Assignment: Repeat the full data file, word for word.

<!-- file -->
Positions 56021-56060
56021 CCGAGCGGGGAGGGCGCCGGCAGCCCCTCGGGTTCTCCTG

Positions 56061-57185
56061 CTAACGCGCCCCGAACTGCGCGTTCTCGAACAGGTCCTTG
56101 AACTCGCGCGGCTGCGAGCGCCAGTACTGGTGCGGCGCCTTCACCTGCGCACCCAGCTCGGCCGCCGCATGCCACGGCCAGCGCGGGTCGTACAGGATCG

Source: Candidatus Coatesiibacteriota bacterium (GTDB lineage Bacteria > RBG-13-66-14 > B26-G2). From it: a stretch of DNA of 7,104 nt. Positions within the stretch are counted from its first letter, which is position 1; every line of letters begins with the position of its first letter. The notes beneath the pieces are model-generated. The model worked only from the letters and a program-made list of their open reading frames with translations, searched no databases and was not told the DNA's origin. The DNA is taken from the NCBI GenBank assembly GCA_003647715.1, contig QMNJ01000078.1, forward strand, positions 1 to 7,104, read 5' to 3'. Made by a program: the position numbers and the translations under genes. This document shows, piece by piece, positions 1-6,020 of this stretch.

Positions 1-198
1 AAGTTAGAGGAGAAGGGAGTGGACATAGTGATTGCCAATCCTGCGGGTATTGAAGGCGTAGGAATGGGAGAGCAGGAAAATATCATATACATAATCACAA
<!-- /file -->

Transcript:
Positions 56021-56060
56021 CCGAGCGGGGAGGGCGCCGGCAGCCCCTCGGGTTCTCCTG

Positions 56061-57185
56061 CTAACGCGCCCCGAACTGCGCGTTCTCGAACAGGTCCTTG
56101 AACTCGCGCGGCTGCGAGCGCCAGTACTGGTGCGGCGCCTTCACCTGCGCACCCAGCTCGGCCGCCGCATGCCACGGCCAGCGCGGGTCGTACAGGATCG

Source: Candidatus Coatesiibacteriota bacterium (GTDB lineage Bacteria > RBG-13-66-14 > B26-G2). From it: a stretch of DNA of 7,104 nt. Positions within the stretch are counted from its first letter, which is position 1; every line of letters begins with the position of its first letter. The notes beneath the pieces are model-generated. The model worked only from the letters and a program-made list of their open reading frames with translations, searched no databases and was not told the DNA's origin. The DNA is taken from the NCBI GenBank assembly GCA_003647715.1, contig QMNJ01000078.1, forward strand, positions 1 to 7,104, read 5' to 3'. Made by a program: the position numbers and the translations under genes. This document shows, piece by piece, positions 1-6,020 of this stretch.

Positions 1-198
1 AAGTTAGAGGAGAAGGGAGTGGACATAGTGATTGCCAATCCTGCGGGTATTGAAGGCGTAGGAATGGGAGAGCAGGAAAATATCATATACATAATCACAA